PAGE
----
Incarnation families are gathering on Sunday mornings at 9:30am in Alcova Heights Park—or at home, or in another lovely natural spot—for a casual time of family prayer and nature exploration. Join us! This fall, we’re enjoying art, music, and nature together, and we’re looking at Jesus’ maxims or "great sayings." Here's this week's verse:
“be perfect, just as your heavenly Father is perfect” Matthew 5:48
What does perfect mean? Are you perfect? Have you ever had a perfect day?
Why, oh why, did Jesus say this? What do you think he meant?
How can we be perfect?
As always, we’ll be open to an interesting discussion! Can’t wait for the kids to bring me some insight on this one.
We know that neither we nor the world we live in is perfect. Kids who are older than six are now able to think abstractly about time, and they appreciate having a framework in which to place things and ideas. It might be helpful to make a timeline together of “The History of the Kingdom of God.” We will have materials to explore this in the atrium, eventually! For now, we can use paper and pencil to make a timeline with these markers:
Creation: which we’ll hear about in Sunday evening’s service.
Redemption: Jesus was born; He died and rose again!
Parousia: perhaps a new word for many of us! It’s the Greek word describing the time in which “God will be all in all” (1 Corinthians 15:28).
Pause and take time to think about what that will be like. No more violence, no more sickness . . . (perfect)
Ask the kids to place us now, in 2020, on the timeline. This should fall somewhere after/in the time of redemption, before Parousia. (But let different placements lead to fascinating discussions.)
Swing Low, Sweet Chariot
In our song this month, we can hear a longing for freedom, wholeness, shalom. Parousia!
Here are the words of the version we’re using:
CHORUS: Swing low, sweet chariot Coming for to carry me home Swing low, sweet chariot Coming for to carry me home VERSES: I looked over Jordan, and what did I see Coming for to carry me home A band of angels coming after me Coming for to carry me home If you get there before I do Coming for to carry me home Tell all my friends I'm coming, too Coming for to carry me home I'm sometimes up and sometimes down Coming for to carry me home But still my soul feels heavenly bound Coming for to carry me home The brightest day that I can say Coming for to carry me home When Jesus washed my sins away Coming for to carry me home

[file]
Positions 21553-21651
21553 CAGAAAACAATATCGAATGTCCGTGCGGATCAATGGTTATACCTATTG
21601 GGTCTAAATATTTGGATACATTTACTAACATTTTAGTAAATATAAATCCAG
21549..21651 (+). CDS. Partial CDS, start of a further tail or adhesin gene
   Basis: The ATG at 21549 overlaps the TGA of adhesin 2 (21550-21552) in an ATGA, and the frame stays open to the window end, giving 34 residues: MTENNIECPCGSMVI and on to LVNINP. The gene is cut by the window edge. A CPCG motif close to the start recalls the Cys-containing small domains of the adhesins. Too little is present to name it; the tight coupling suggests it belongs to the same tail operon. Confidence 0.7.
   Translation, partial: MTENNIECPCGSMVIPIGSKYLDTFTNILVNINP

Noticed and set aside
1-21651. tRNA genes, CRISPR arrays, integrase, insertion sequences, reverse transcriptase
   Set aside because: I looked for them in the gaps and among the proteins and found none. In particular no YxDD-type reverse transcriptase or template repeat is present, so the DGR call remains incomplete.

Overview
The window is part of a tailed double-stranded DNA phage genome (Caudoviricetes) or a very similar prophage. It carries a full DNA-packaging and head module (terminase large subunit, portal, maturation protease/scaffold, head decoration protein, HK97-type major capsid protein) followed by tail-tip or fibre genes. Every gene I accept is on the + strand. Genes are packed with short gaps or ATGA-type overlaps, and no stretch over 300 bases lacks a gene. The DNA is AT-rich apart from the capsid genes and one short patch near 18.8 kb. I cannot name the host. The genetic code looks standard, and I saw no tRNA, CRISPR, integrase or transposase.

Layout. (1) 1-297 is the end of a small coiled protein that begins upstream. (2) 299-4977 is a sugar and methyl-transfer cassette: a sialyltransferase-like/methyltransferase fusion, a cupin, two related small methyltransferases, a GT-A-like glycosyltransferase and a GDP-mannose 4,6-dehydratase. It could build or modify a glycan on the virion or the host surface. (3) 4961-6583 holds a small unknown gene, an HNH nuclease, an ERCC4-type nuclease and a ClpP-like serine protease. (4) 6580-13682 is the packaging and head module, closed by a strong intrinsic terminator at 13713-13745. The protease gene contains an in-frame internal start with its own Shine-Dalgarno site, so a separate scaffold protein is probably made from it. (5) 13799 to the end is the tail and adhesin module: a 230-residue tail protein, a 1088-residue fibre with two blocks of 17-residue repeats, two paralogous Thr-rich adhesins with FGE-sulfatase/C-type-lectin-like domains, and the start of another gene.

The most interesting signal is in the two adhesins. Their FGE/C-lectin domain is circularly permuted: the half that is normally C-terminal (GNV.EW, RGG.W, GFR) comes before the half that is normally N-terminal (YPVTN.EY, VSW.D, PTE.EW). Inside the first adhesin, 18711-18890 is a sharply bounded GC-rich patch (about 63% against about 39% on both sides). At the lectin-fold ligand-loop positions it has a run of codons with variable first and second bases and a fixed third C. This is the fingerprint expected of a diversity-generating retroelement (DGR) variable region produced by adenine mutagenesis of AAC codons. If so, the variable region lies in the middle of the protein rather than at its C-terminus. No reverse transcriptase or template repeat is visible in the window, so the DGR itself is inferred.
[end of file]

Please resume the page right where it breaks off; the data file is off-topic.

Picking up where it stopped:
Wonder all week:
Beth gathered excellent links about the history of Wallace Willis, the Fisk Jubilee Singers, and “Swing Low, Sweet Chariot.” Enjoy reading and learning for your own benefit, and to be able to chat about it with the kids.
They might notice that “Swing Low” lends itself to multiple layers of meaning. You could use the framework of Past/Present/Future to discuss: the Old Testament account of Elijah being taken to heaven in a chariot; the situation of Wallace Willis who was a Choctaw freedman—an emancipated slave; and our own longing for Parousia, for the restoration of all things, for “home.”
At a recent Wild Wonder gathering, we enjoyed the call and response nature of this song. Take turns being the leader, singing the first lines of the verses, with everyone responding “comin’ for to carry me home.”
For the songwriters and poets: “Swing Low” also lends itself to adding our own personal verses and prayers. Write and plug in your own rhymed couplets, with “comin’ for to carry me home” in between. E.g.: “Jesus is a friend to me/I was blind, but now I see.”
“Swing Low, Sweet Chariot” is highly singable, and many different artists have recorded it over the years. Kids may have fun searching around to see if any favorite singers have a version. (At our house: I like Sam Cooke and Johnny Cash!)
Beth also sent me her Gospel music favorites Spotify playlist, which we all should make the soundtrack for Sunday brunch. Enjoy!
If you don’t already, somehow incorporate singing into your family prayer time (whether that’s at meals, bedtime, in the morning, or something else). For those of us who aren’t expert singers or musicians . . . don’t let it stop you! Music is the most natural way for children to pray, not to mention a lovely way to connect as a family.
Some simple song ideas:
The Doxology (“Praise God from whom all blessings flow . . . “)
Jesus Loves Me
Swing Low, Sweet Chariot
God is so good
What other songs does your family enjoy? I’d love to hear and share with the group.